<em>Globaloney 2.0: The Crash of 2008 and the Future of Globalization</em>

Review from Arches alumni magazine, Spring 2010

Globaloney 2.0: The Crash of 2008 and the Future of Globalization
Michael Veseth ’72, Robert J. Albertson professor of international political economy
238 pages, hardcover or paperback
Rowman and Littlefield Publishers
www.rowmanlittlefield.com

Review by Byron Gangnes B.A.’82, P’08

Whether right or wrong, stories matter. And most of our stories about globalization are, well, globaloney—extravagant claims backed by flimsy anecdotal evidence. This was the premise and title of Michael Veseth’s acclaimed 2005 book, which took a critical look at many of our commonly accepted notions about globalization. 

In Globaloney 2.0, Veseth revisits globalization rhetoric from our post-crisis vantage point. What do the 2008 financial market meltdown and subsequent Great Recession add to our understanding of globalization? What do they tell us about the changes needed to support a more stable global economic future?

In material that is new to this edition, Veseth describes the origins of the crisis and the role globalization played in it. He cites many mistaken notions that contributed to the crisis, including misplaced faith in the ability of technology to eliminate risk and inadequate attention to perverse regulatory incentives. The “globaloney” is that global financial markets are stable; “safe as houses” is the purposefully ironic English term he uses. Veseth describes why globalization of finance can reduce stability, in part by bringing masses of foreign money into play. And of course, spreading the resulting pain around the globe.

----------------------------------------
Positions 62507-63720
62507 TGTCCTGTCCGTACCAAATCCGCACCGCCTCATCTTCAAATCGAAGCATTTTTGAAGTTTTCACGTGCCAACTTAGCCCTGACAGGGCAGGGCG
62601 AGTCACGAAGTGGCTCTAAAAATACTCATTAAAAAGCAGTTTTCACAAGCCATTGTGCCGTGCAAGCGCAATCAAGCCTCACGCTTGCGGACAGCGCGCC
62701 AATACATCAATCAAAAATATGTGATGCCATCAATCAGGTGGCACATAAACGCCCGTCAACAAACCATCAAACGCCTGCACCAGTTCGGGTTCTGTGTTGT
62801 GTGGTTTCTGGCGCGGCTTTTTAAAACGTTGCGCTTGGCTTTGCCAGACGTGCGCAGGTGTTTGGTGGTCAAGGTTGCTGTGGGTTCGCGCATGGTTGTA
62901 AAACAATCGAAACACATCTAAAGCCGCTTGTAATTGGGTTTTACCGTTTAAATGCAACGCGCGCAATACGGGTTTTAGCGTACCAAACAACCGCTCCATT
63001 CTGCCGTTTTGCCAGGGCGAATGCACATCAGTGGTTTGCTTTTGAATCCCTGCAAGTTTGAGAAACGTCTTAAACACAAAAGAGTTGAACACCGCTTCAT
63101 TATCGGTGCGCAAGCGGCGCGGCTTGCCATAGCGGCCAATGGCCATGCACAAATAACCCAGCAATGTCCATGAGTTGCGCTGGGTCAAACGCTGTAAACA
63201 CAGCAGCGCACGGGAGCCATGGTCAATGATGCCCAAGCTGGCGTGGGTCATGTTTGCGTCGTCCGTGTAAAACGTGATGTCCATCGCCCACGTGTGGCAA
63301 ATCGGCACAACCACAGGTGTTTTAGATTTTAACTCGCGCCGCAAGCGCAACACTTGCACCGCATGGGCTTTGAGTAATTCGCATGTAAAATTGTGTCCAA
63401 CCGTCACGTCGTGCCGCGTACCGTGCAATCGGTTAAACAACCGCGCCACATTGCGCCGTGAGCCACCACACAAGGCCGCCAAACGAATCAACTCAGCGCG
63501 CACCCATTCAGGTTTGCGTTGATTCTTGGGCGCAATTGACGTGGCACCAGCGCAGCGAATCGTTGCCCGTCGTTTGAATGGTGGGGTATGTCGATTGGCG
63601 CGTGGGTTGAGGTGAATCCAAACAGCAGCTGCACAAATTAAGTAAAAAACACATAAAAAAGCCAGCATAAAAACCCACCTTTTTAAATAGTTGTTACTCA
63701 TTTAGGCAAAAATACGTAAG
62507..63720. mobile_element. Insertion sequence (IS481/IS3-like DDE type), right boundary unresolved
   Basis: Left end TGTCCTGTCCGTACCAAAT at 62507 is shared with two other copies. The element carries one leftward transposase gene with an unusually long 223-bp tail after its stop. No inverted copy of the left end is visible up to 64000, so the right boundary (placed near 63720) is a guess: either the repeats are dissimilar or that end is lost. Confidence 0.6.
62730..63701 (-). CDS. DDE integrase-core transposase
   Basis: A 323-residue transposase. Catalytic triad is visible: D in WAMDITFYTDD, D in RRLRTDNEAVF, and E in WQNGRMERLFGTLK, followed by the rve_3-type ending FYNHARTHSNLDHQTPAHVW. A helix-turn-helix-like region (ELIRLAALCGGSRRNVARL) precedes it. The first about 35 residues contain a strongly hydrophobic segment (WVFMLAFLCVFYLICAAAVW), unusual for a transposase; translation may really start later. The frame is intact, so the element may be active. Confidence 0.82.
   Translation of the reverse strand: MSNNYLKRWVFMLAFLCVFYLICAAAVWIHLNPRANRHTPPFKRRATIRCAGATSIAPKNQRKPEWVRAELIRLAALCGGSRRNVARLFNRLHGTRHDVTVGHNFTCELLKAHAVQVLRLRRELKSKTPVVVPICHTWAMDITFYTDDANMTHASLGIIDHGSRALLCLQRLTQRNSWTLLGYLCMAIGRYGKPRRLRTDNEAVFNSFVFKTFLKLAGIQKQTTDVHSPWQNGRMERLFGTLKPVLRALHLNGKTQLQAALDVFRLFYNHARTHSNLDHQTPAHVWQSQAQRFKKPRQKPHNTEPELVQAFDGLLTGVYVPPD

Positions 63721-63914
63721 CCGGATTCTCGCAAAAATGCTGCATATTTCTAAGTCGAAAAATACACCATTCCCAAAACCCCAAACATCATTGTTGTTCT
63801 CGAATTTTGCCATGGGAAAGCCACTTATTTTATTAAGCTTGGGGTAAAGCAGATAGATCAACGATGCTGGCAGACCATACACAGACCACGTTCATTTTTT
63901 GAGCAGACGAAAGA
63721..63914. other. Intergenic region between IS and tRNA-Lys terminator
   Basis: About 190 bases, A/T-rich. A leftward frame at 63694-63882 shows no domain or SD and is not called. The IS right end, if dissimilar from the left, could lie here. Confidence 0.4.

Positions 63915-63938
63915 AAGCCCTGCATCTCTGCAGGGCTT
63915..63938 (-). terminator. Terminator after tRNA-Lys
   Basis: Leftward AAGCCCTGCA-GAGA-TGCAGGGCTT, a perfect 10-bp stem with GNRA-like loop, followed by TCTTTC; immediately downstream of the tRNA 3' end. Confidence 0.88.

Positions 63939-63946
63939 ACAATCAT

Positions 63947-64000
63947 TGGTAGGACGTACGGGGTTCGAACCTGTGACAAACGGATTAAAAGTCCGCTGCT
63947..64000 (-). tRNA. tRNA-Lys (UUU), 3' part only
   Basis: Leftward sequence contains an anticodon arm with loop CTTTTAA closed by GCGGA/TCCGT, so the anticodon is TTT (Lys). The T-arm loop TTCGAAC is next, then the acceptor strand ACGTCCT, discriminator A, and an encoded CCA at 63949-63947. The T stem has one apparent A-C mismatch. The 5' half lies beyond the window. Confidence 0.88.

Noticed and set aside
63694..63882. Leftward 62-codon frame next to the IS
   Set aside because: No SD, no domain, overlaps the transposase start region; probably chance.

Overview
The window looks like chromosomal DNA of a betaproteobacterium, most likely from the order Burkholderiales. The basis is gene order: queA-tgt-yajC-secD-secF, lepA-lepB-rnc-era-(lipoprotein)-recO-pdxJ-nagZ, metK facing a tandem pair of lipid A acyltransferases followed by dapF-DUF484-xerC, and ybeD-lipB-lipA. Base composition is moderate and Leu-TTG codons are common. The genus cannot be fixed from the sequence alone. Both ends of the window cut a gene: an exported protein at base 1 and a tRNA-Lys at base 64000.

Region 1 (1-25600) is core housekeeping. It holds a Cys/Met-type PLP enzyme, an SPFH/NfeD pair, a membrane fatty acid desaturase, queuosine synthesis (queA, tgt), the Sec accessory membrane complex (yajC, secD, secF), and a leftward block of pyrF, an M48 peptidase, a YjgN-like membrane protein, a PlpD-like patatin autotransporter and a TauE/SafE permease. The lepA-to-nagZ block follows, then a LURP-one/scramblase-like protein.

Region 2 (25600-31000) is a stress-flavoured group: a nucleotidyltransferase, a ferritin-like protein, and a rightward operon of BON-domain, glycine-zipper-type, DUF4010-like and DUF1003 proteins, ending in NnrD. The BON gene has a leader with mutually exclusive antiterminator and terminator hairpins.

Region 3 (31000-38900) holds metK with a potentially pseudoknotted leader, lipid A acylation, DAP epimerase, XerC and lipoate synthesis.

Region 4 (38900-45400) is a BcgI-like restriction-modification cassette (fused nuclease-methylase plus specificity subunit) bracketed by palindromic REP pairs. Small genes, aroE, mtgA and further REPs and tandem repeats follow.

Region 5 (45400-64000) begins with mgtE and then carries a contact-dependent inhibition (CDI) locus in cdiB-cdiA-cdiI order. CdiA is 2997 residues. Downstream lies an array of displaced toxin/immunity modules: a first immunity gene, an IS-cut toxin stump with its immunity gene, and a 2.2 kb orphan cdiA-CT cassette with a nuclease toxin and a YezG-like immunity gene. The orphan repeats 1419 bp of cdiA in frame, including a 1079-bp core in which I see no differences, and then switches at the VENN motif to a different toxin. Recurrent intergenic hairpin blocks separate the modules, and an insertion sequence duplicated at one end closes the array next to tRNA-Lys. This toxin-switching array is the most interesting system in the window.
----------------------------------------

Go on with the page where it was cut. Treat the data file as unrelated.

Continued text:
This is good stuff, but I must confess that I find other chapters of the book more compelling: “Golden Arches Globaloney” and “The Only Game in Town,” where Veseth picks apart the myth that globalization is really Americanization, and “Grassroots Globaloney,” which challenges the idea that globalization is The Borg—Star Trek’s universal exploitive force against which “resistance is futile.” This is where the best stories are: the Indian McAloo Tikki spiced potato sandwich; David Beckham and the European dominance of that greatest sports franchise, soccer; and the fascinating geography of global trade in used clothing. These stories deftly deflate common myths and reveal a globalization that is sometimes more local and malleable than commonly believed.

Both sides of the globalization debate have become Globaloney Grandmasters, harnessing simple stories in order to evoke fantastical benefits and fearsome costs. (To be sure, they follow a rich tradition, as Veseth describes in a nifty critique of Adam Smith’s famous pin factory story.) In the real world, globalization is a complex and nuanced phenomenon. We can see how pressure for ever-greater efficiencies can produce McDonald’s mediocre sameness—nothing too bad, but nothing exceptional, either. But we also see how globalization might provide avenues for sustaining and developing the particular features of particular cultures.

There is some discussion of policy in the final chapter on the future of globalization, but that is not the book’s strong suit. Instead, the high point of Globaloney 2.0 is the stories themselves and Veseth’s evident joy as he picks them apart. (To be fair, he also picks apart his own globaloney!) To Veseth, stories matter—they frame our view of the world and our choices—so we need to work on creating new stories, ones that tell a more accurate truth. After all, if you can’t beat ’em, join ’em.

Globaloney 2.0 is written in Veseth’s characteristic conversational style, with plenty of playful humor. (Non-economists, fear not; there is very little jargon.) This would make an excellent book for an undergraduate course in international economics, politics, or sociology, but it is also an accessible and entertaining read for any curious person.

Byron Gangnes is an associate professor of economics at the University of Hawai‘i at Manoa.